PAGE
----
Going outside meeting planning per se is not a bad option. You can broaden your skill set, as long as it keeps you within your chosen arena (corporate or association). But jumping the fence to the supplier side may not be such a good idea. Given the marketplace, hotels aren’t in much better shape, and they’re unlikely to be willing to teach a fence-jumper the ropes, particularly when it comes to sales jobs. Plus, that jumping back and forth raises questions in some people’s minds about whether you’re serious about your career track.

It also can be tricky moving into a third-party planning company. If you’re coming from an association to a firm that mainly handles associations, then the transition might be smoother. But the potential employer will want to know what you can bring to the table. If you’re coming from an association, be sure to speak to the corporate mentality.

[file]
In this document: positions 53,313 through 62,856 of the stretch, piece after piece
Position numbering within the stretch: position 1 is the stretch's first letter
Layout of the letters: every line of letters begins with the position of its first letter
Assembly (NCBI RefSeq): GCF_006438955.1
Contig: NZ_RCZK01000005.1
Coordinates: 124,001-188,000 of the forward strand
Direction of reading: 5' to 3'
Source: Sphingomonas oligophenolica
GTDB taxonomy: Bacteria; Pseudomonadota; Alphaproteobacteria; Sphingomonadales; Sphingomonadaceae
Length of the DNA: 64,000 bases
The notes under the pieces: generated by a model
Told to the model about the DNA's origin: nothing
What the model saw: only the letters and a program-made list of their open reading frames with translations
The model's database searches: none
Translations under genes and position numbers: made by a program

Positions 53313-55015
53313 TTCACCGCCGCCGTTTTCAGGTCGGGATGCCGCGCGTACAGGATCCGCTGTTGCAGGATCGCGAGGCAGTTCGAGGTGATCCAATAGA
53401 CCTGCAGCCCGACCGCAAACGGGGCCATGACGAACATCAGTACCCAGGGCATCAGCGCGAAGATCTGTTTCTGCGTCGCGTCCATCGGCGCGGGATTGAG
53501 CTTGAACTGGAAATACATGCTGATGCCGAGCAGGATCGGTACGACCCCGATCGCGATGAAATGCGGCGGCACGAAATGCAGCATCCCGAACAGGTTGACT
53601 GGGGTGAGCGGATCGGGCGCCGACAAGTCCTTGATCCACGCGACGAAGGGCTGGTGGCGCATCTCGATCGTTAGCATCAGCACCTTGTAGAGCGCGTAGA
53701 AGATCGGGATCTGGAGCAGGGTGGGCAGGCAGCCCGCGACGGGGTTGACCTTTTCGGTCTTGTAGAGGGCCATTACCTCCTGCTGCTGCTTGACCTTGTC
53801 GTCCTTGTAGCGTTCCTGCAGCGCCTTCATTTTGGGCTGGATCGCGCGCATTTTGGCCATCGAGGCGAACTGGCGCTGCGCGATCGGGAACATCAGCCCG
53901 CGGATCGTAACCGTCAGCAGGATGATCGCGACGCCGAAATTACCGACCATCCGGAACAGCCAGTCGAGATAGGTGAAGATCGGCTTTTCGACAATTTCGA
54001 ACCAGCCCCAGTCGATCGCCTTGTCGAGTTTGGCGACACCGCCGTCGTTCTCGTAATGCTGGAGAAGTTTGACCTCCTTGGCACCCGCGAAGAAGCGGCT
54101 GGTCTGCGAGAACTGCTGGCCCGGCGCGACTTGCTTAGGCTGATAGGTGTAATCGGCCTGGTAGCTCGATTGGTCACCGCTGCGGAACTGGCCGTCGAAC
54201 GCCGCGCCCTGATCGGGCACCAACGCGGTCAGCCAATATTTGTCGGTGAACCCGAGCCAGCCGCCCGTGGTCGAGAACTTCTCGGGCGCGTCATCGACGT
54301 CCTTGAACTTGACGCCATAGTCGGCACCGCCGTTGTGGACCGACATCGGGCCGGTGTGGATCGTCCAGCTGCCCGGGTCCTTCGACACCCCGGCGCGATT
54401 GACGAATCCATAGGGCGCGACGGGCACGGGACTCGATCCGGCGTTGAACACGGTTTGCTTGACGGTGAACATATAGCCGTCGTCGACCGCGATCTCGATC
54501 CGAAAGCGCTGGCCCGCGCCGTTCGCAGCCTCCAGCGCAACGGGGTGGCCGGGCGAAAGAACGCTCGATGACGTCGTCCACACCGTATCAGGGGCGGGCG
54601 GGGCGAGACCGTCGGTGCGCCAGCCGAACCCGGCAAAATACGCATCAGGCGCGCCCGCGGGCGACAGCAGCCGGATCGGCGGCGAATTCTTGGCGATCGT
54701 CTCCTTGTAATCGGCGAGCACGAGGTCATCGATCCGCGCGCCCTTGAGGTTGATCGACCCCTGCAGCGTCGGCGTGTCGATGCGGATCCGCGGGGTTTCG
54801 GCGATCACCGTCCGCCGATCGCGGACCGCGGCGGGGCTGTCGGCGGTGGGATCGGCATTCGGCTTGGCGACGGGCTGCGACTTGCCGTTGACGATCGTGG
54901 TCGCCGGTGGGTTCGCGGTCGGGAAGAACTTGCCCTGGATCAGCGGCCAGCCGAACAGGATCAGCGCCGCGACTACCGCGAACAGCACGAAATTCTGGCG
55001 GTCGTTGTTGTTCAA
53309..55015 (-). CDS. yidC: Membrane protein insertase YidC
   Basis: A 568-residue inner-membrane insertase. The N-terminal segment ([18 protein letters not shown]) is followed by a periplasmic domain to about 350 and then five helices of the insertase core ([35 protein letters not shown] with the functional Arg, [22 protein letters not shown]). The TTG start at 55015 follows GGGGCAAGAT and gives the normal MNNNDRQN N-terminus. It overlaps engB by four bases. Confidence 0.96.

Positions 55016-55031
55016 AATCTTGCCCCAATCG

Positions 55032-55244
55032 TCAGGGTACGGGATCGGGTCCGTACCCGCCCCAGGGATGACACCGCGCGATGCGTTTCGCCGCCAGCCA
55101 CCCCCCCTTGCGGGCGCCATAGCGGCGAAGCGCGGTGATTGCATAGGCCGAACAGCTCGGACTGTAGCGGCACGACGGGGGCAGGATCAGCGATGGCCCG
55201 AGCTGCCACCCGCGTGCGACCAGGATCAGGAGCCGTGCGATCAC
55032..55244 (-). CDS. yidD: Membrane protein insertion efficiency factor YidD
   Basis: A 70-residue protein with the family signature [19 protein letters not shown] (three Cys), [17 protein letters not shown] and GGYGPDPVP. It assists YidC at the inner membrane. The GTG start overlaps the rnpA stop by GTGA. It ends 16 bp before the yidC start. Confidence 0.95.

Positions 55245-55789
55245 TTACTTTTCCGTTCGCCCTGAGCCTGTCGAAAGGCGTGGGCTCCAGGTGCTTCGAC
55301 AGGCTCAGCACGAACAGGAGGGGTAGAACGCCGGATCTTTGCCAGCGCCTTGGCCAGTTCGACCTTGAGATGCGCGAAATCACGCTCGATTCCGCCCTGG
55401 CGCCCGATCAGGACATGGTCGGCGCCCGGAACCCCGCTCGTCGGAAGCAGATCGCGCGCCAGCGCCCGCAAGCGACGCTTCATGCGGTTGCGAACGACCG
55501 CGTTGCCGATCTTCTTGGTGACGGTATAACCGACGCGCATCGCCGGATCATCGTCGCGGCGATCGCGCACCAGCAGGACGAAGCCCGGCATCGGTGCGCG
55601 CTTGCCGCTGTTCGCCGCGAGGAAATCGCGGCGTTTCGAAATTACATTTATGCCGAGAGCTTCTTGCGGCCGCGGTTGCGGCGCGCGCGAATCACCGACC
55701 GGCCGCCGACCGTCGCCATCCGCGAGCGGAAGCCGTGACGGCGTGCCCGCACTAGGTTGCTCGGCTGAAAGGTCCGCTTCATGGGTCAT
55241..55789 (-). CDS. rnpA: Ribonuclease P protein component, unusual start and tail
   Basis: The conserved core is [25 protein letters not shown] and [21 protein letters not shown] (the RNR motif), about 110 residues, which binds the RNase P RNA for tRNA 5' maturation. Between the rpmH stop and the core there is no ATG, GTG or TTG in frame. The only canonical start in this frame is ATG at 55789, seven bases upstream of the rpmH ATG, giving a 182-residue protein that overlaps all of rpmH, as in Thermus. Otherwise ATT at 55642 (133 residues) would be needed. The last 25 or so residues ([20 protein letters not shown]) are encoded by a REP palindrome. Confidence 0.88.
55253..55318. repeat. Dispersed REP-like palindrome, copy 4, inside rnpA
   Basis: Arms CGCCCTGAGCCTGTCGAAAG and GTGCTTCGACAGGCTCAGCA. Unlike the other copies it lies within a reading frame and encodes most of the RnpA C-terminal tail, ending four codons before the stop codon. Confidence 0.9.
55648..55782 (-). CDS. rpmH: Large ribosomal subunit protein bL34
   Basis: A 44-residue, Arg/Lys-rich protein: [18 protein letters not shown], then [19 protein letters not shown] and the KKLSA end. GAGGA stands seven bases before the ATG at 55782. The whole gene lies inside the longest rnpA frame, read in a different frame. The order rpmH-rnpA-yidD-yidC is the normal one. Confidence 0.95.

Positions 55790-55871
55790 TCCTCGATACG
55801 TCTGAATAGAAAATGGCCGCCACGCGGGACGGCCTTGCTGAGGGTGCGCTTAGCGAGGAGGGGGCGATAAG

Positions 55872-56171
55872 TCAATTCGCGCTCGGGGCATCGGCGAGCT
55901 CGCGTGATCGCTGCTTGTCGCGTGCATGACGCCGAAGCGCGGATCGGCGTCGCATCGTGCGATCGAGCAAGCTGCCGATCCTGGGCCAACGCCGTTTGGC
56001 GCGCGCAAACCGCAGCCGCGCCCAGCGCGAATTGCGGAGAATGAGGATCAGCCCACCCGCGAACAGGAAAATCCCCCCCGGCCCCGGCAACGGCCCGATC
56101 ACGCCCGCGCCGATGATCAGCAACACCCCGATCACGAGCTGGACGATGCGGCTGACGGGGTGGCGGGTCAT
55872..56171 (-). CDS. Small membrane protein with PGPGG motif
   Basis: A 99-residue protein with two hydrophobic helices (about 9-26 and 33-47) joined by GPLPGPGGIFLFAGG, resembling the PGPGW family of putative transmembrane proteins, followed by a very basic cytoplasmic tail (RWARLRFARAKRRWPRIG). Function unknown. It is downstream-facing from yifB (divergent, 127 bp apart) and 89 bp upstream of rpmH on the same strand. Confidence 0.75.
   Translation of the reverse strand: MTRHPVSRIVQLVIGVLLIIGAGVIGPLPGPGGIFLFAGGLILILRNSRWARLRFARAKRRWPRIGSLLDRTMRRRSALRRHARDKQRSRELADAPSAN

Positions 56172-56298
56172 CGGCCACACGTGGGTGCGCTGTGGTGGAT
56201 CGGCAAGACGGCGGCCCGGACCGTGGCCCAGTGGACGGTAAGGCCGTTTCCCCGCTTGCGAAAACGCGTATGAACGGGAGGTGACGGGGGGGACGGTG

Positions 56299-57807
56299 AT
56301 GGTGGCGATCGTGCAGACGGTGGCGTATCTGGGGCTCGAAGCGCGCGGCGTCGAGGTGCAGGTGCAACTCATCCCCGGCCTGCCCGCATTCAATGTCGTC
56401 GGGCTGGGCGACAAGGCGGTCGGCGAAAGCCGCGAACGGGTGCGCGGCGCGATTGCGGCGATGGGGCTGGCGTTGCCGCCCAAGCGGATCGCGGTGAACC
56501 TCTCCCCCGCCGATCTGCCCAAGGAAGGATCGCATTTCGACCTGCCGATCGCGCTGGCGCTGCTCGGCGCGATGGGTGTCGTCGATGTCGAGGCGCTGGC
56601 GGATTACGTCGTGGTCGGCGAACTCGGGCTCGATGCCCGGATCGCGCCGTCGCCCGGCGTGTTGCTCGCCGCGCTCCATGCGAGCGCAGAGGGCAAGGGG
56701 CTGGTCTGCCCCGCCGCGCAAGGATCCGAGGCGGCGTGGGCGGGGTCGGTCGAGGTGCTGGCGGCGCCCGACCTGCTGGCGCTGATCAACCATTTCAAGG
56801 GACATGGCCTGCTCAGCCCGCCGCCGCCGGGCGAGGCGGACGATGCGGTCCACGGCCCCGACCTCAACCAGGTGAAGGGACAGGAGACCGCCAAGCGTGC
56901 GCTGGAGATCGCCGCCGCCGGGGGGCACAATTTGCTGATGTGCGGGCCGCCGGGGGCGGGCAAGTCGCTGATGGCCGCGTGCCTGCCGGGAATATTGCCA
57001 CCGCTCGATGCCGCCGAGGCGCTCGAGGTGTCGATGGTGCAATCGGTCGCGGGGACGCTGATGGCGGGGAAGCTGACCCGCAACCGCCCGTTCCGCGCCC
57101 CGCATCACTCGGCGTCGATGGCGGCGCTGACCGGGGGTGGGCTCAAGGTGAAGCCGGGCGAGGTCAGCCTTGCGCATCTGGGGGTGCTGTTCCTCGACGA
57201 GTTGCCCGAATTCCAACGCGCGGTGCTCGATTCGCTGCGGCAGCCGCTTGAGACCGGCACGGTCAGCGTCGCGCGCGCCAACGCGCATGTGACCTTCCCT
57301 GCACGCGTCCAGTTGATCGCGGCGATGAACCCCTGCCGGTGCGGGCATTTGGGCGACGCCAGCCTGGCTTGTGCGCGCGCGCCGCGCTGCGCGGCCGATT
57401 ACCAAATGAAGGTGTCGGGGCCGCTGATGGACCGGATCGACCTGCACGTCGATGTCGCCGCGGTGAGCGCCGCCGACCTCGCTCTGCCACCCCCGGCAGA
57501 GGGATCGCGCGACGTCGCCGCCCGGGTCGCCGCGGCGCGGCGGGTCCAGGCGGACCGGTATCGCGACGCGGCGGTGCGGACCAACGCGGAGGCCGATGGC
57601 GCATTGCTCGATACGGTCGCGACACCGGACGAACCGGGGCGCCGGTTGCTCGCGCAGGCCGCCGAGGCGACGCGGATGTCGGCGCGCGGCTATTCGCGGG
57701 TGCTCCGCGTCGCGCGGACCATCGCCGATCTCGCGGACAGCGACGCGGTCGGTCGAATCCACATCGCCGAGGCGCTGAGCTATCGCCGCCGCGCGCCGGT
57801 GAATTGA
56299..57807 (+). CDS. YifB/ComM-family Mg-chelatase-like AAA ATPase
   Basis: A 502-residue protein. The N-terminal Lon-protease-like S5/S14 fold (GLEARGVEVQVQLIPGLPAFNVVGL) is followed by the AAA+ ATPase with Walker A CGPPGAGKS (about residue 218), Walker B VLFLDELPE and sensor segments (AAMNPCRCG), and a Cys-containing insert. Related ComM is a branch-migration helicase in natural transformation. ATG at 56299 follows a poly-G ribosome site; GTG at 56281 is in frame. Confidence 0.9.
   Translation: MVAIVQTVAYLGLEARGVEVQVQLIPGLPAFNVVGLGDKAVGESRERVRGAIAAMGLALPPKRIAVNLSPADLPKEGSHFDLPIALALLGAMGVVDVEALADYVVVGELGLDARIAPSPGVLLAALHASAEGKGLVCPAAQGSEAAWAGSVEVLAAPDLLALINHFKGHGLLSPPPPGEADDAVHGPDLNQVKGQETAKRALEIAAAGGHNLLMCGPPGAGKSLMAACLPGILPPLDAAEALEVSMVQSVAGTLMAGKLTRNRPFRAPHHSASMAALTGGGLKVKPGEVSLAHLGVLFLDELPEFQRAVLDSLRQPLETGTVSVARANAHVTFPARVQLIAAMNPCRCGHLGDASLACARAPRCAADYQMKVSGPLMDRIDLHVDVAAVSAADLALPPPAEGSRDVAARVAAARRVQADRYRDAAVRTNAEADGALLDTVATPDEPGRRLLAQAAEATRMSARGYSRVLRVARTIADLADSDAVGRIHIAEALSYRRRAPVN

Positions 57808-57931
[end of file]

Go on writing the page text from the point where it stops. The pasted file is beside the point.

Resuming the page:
Sources: Steven Williams, PhD, director of industry and market research, American Society of Association Executives; Sheryl Sookman, CMP, principal, The MeetingConnection, Novato, Calif.; Jim Zaniello, recruiter, Association Strategies, Arlington, Va.; Barbara Dunlavey, CMP, director of meetings and exhibits, American School Food Service Association, Alexandria, Va.; Dawn Penfold, The Meeting Candidate Network Inc., New York.